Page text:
Bus driver convicted under Hatred Act
A Dublin Bus driver was yesterday convicted of offences under the Prohibition on Incitement to Hatred Act and of assault at the Dublin Metropolitan District Court.
Gerry O'Grady, a driver for 18 years, had told a Gambian man he should go back to his own country and that "we don't eat on the buses in this country".
Two witnesses gave evidence that they overheard O'Grady use the phrase "nignogs". O'Grady was also convicted of assault when he threatened another passenger with the cash dispenser from the bus.
Judge Patrick Brady said he was convicting O'Grady of assault because of the evidence and because of his demeanor in court yesterday.
O'Grady will be sentenced next Friday.
O'Grady gave evidence yesterday that Mr Matthew John, originally from Gambia, got on his bus in Maynooth with what he thought was a kebab.
He said he told Mr John he was not allowed to eat or drink on the bus.
He said Mr John walked around the lower part of the bus looking for a sign displaying this rule. O'Grady said Mr John then told him he didn't know how to do his job and wasn't fit to be a bus driver.
"Then he told me: `You are a f . . . ing racist pig'," O'Grady said.
He said he switched off the bus engine, took the cash dispenser off the bus and tried to call the Garda. However, he saw there were no Garda vehicles in Maynooth Garda station and he contacted the Dublin Bus control room.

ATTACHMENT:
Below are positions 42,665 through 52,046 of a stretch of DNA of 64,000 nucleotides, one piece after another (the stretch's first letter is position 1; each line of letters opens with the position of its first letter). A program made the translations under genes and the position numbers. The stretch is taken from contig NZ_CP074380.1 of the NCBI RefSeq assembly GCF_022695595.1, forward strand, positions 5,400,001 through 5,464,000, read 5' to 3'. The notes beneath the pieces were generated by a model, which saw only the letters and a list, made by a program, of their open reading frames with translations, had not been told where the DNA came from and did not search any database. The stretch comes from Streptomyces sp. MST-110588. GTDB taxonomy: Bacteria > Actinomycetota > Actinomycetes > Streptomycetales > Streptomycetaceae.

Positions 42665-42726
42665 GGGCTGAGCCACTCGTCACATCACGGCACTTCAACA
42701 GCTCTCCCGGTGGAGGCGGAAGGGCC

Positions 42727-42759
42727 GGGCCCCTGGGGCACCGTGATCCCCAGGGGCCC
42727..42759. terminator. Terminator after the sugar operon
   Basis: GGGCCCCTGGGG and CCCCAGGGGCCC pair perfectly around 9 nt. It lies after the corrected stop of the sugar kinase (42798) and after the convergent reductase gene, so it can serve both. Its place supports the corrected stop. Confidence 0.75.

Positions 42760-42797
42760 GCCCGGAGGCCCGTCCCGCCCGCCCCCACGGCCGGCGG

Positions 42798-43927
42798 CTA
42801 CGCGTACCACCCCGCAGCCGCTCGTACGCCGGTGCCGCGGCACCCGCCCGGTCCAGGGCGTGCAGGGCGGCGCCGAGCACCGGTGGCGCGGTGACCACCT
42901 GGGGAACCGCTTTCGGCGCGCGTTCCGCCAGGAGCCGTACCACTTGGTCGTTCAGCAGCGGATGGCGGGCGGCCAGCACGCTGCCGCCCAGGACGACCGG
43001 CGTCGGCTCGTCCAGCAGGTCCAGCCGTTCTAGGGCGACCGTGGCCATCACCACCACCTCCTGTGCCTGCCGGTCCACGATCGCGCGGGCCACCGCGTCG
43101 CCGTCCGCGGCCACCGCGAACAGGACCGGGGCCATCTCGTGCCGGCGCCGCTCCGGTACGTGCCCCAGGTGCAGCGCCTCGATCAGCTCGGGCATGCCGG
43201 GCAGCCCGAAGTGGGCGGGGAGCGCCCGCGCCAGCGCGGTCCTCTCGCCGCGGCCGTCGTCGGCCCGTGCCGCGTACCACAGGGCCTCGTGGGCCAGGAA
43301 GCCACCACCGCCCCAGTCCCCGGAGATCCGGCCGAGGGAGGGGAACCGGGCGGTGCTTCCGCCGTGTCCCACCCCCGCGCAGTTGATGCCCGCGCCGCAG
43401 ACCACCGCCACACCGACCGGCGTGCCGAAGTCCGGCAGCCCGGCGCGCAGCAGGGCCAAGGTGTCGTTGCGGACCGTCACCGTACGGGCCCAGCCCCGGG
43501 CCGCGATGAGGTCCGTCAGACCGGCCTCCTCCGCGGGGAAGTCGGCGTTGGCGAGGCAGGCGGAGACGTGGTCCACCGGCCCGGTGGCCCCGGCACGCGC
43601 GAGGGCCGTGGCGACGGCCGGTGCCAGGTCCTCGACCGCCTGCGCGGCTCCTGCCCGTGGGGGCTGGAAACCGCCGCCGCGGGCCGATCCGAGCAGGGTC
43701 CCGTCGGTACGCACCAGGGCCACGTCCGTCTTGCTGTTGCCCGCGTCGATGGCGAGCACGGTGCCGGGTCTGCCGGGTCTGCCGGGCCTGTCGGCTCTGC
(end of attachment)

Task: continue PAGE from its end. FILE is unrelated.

Ms Anna Wrynn, who was behind Mr John in the bus queue, approached O'Grady and began criticising him, he said. "I said to her: `Just stop where you are. I've had enough of this all evening', " he said.
Ms Wrynn gave evidence last week that O'Grady threatened her with the cash dispenser.
O'Grady said when another bus came along the passengers on his bus boarded it and, as the bus pulled away, Mr John shouted at him from a side window.
He said he went into Lucan Garda station and was accompanied by Garda David Byrne on to the bus Mr John was on. When O'Grady showed Garda Byrne where Mr John was on the bus he (O'Grady) tried to go back down the stairs and was prevented from doing so by the garda. He said the garda then hit him in the shoulder.
"I was held against my will. Garda Byrne had his right foot on the upper saloon and his left foot on the stairs," O'Grady said.
"Mr John then came up to me and said straight into my face that he could buy my job. I told him I was not surprised with the social welfare and £50 socialising money he has," O'Grady said.
When asked by counsel for the DPP, Ms Claire Loftus, why he said this to Mr John, he replied that he had read the information in newspaper reports on Mr Jackie Healy-Rae's son, Mr Michael Healy-Rae. "He said they were getting social welfare and £50 socialising money.
"I never uttered the words `nig-nog' and I never uttered the word `country'," he added.
O'Grady said he did not recollect telling Mr John he should go back to his own country.
Ms Loftus asked him if he was annoyed and agitated during the incident. "I probably was after being called a racist pig."
He added: "I was carrying out part of my duty which the company, I have to say, are not prepared to back me on. They're hanging me out to dry like a turkey."
The court heard evidence from two of O'Grady's colleagues in Dublin Bus who said they never heard him make racist comments.